He counts everything. He listens to conversations he shouldn’t hear. He debates most of what is said to him.
T was noticeably different from my other 2 children from the day he was born. I just didn’t know it then. His need for affection was apparent by day 3 of his life. He needed to feel my touch, constantly. He held my hair when skin was not available to him. I was not prepared for him.
By age 2, he was a storm. He rattled the windows of my life. Ever craving, he grew to aggressive levels of affection. Little arms tried to strangle with every intense hug. Little mouth pressed powerfully against my cheeks. Little legs ran as soon as they could walk and wrapped themselves around mine, as I tried to walk past him. Little Storm T was a whirlwind. A beautiful, happy, loving wind that whipped around my face and danced at my legs day after day. I was not prepared for him.
I was not prepared for the sleepless nights that came with him. The first 9 months of nursing him meant being up every 2-3 hours, without fail. I was not prepared for the day he chose table food over breast milk. I was not prepared for the health issues he would have when he was 4, and his tonsils began to grow and block his airways. I was not prepared to sleep with my hand on his chest, shaking him when his breathing stopped, 10 or more times a night for 2 months. I was not prepared to kiss him goodbye when the doctors said it was time, and they wheeled him away for surgery.
I was not prepared for the ADHD diagnosis in Kindergarten.
I was not prepared for his level of intelligence.
I was not prepared to change everything for him and then change everything again
This is my life with my son T. I am not prepared, and that’s ok. I have never been prepared for this child, and it has taken me 7 years to realize the benefits of not being prepared.
T brought me back to life the day he was born and has kept me alive every day since. T is incredible. He has been the reason behind my doubts, my fears, my triumphs and my feelings of failure for 7 years, 2 months and 20 days. He is no more or less than any other child is to their parents, he is his own kind of perfect.
Not being prepared for him protected me from being afraid of him. Not being prepared kept me from over analyzing each step on this journey. Not being prepared for him makes life interesting, fast-paced and exciting.
Were you prepared for your children? Did they seem to fit effortlessly into the space you laid out for them? I had this feeling of fitting with my first 2 children. Round hole-round peg. Square hole-square peg. Then came T.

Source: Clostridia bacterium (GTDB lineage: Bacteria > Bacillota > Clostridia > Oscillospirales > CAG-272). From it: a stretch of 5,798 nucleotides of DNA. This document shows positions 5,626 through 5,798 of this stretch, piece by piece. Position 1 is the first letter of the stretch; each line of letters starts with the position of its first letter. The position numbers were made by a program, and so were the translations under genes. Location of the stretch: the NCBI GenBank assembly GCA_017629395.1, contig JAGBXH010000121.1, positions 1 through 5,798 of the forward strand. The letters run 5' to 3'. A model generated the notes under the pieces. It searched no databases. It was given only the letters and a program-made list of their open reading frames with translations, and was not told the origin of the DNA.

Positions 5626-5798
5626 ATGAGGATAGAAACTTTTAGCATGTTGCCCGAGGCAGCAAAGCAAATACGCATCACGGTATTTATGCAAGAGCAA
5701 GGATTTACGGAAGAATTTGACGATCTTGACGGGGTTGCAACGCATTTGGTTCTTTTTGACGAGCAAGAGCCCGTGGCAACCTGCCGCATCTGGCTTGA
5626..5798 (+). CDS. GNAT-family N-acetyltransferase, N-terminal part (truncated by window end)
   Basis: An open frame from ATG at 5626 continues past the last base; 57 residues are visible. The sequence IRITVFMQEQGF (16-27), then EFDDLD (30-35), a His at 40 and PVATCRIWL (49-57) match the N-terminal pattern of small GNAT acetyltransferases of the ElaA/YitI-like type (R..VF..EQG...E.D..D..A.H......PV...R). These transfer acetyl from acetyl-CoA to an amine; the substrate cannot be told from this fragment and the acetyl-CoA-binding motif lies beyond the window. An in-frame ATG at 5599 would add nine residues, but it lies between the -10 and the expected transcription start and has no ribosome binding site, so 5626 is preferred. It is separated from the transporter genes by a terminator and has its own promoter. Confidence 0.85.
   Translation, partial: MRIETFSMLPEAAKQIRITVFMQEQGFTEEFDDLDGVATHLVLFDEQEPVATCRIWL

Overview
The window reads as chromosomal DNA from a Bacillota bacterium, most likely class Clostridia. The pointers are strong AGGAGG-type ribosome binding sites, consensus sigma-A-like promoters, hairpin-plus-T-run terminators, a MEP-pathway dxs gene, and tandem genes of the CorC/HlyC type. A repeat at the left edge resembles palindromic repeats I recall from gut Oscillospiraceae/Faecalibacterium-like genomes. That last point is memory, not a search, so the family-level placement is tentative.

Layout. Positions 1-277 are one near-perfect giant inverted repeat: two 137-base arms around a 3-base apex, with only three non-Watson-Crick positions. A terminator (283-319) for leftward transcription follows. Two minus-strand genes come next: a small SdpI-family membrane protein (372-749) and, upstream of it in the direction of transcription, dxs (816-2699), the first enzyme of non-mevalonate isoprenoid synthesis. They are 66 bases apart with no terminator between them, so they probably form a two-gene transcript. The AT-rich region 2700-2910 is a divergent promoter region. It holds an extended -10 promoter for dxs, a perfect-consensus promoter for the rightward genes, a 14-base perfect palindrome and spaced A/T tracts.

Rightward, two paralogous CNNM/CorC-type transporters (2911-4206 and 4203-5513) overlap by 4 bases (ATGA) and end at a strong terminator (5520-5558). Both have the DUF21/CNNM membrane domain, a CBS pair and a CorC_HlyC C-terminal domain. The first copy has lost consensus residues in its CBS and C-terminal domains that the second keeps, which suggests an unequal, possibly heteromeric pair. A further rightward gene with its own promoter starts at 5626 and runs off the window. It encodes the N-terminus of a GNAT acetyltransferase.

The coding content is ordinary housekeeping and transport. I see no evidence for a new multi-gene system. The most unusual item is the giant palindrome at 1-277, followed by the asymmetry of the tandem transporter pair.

Round hole- unicorn.
Being a parent is not a job! Parenting cannot be experienced via books or research. It is an ongoing learning lifestyle that needs room to bend, structure itself and re-structure itself. If you find yourself today a manic mom, a doubting dad, or calling yourself a failure, be glad! Your failures are where the learning begins. You are capable, strong and in control. Accept your children for who God created them to be, love them despite all of their needs and lacking and fight for them as a raging army against the destruction of their precious and enormous little hearts! You are not prepared. That’s something to celebrate!
Our little T has a grasp on the world we live in, as much as can be expected of a 7-year-old with ADHD. He is still learning all of the social and governmental rules we abide by, but even in his most grounded moments he keeps at least a few toes outside the box playing with the air.
We live in a world of conformists. Afraid to clap when the room is silent, afraid to stand when others are seated. We are hard-wired to conform, we don’t push the limits.
T goes out hunting for the limits, and not only does he push them but he questions them, he analyzes them. He spends most of his mental time living outside the box.
If you’re like most parents, you spend your life leading these tiny, helpless, blank-slate humans into adulthood, believing you are doing your best, and always doing what’s best for them. In our confidence as adults, we make the decision (sometimes without realizing it) that the best thing for our children is to teach them to conform. To live inside the box. Be quiet when others are quiet, speak when you are spoken to, follow directions, walk the line. Because I said so.
Inside the box there are rules, standards, expectations and one set of facts to live by. But what do you do when your child refuses to live within the borders of that box? If you’re like me, you panic. You question your abilities as a parent, you doubt your strengths and magnify your failures. As a parent we become frantic with the thought that our child may be ostracized, cast out, labeled, discarded, or fail. They stumble, they fall, and we carry the weight of it.
We have all come to know that no two people are alike, however, we do expect most people to be similar. Why? Because we are comfortable with what is familiar. Though we may all have differences, we share many similarities that help us live in society together. When someone stands out from the norm, typically they are regarded with at least some hesitation and cautious curiosity.
Many ADD/ADHD kids are outside the box thinkers. Their reasoning, logical, creative and analytical minds stray from conventional thinking almost as soon as they have a thought. I have come to realize that this is an incredible strength for them!
Imagine being in a room with 100 people with like-minded thinking abilities. A problem is presented and despite following the tried and true methods of calculation, no solution can be found. Conformity would have trained us to stop at that point. After the angles we know have been covered, all options have been exhausted. Now, try that with a group of Outside-the-box thinkers, and instead of a room of stumped brains, you’d end up with several creative (though maybe not probable) hypothesis. The worst that can happen at this point is failure, and THAT is where the learning takes place!
We need outside the box thinkers. If you have been lucky enough to be gifted with this kind of amazing minded child take a deep breath! Your child is not flawed, not disabled, and not difficult. Your child is capable of more than you may realize, and you now have the honor of pulling out his/her gifts, abilities, and strengths and learning to work with them!
Be proud of your family, in all of its differences. The difficulty we face as parents of a child with ADD/ADHD are meaningful difficulty! It means something that we are fighting for our children. It means something that we life in a state of trial and error. It means something that we try so hard to make room for them in this crowded world of conformity. It means that no matter the hardship, we do not give up. So be proud of yourself parents! You are amazing!